Saturday, December 27, 2014
Dad's Biscuit Story
WARNING: No bourbon content.
When I was 11 or 12, my dad came into the room where my younger brother and I were watching television, and told us to join him in the kitchen. This was odd, but we did as requested and he told us this story.
"In May of 1936, Mom, Tom and I moved in together. We did okay financially because Tom was out of high school and working. With both of them working, I wound up doing most of the housework.
"One day Mom said that she wanted to talk. I was concerned that she was going to go into the birds and bees bit because she seemed serious and somewhat reluctant to begin.
"She told me a story that when her older sister, Gen, was born her father came to the realization that there was no one to bake his biscuits for breakfast. For him to not have hot, fresh biscuits for breakfast was unthinkable. After Grandma got on her feet again he had her teach him how to bake biscuits, which he then did whenever she was not able and even at other times when it was convenient.
"As their children were growing up Grandma, naturally, taught the girls the necessary skills, including biscuit baking. Grandpa saw to it that his sons could bake biscuits and made all of his children promise him that if they had any sons, they would make sure that the sons learned the art. Mom remembered her promise and said that it was time that I learned so she taught me.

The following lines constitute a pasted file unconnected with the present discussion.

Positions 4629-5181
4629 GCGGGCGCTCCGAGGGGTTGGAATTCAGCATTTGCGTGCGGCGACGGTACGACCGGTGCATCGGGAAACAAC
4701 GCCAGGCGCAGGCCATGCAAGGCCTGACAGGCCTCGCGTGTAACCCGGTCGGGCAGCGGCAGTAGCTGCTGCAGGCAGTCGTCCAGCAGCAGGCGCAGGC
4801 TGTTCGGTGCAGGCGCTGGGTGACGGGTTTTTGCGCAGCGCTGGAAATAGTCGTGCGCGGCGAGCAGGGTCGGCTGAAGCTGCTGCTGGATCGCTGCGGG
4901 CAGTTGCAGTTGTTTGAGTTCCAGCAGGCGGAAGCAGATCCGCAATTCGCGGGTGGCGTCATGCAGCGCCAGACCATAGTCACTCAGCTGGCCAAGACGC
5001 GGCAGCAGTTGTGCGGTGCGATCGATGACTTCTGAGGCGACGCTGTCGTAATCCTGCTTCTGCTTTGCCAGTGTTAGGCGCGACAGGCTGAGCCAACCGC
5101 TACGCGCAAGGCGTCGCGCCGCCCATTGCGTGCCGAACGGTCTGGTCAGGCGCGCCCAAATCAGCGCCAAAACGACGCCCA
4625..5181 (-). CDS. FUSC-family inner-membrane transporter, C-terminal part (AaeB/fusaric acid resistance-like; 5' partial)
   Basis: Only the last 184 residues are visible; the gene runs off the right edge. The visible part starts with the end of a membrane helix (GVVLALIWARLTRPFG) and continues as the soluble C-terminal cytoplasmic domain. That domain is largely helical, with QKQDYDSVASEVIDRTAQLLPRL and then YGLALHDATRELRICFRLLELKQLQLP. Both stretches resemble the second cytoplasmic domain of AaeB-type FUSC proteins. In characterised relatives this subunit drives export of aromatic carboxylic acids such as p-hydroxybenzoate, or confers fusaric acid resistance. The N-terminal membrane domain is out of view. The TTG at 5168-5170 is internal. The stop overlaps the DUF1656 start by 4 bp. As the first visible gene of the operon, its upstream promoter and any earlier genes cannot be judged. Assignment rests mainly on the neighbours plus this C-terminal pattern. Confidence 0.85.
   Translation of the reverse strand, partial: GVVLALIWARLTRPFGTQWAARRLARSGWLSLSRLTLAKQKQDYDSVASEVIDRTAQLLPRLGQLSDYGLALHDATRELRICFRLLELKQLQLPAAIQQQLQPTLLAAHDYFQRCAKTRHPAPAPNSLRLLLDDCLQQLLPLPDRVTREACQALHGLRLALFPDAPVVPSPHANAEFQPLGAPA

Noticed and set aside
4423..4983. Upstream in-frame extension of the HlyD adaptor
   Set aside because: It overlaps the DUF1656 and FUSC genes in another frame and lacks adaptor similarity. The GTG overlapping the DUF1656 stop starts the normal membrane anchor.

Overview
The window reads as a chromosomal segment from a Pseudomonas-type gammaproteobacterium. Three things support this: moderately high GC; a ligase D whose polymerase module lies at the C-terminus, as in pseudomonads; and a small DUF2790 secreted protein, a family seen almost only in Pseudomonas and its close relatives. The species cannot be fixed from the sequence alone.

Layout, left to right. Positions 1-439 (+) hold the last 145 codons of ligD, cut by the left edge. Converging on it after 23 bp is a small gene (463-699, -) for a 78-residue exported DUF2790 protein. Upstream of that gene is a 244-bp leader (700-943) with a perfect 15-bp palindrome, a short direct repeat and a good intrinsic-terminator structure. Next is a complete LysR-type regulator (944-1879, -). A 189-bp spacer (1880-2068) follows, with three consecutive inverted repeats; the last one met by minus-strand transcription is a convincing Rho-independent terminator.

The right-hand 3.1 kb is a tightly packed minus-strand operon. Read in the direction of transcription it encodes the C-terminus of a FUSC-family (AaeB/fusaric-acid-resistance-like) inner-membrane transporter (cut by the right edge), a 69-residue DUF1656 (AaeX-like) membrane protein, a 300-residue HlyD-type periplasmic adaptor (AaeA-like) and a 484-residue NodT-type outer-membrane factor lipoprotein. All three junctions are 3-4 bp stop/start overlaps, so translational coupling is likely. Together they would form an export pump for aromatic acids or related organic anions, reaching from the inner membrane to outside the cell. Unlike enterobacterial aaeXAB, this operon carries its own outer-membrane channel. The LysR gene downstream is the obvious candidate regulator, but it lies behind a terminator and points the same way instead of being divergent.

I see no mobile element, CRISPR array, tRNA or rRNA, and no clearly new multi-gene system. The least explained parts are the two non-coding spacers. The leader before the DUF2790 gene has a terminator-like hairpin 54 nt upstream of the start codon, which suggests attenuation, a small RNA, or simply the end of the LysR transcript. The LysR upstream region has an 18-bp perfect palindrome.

"I not only enjoyed hot, fresh biscuits but I even enjoyed making them and it wound up that from then on I was the official biscuit baker in the household. I might add that this was well before Bisquick and long, long before biscuit dough in a tube."
At which point, dad taught Jim and me how to make biscuits, from scratch, not using Bisquick or dough in a tube as was already the norm in our household. He then imposed the promise on us. Since Jim died without issue and I likely will as well, the biscuit-making heritage of the Tucker-Cowdery family ends with me.
Just as well, since I don't know where to get lard.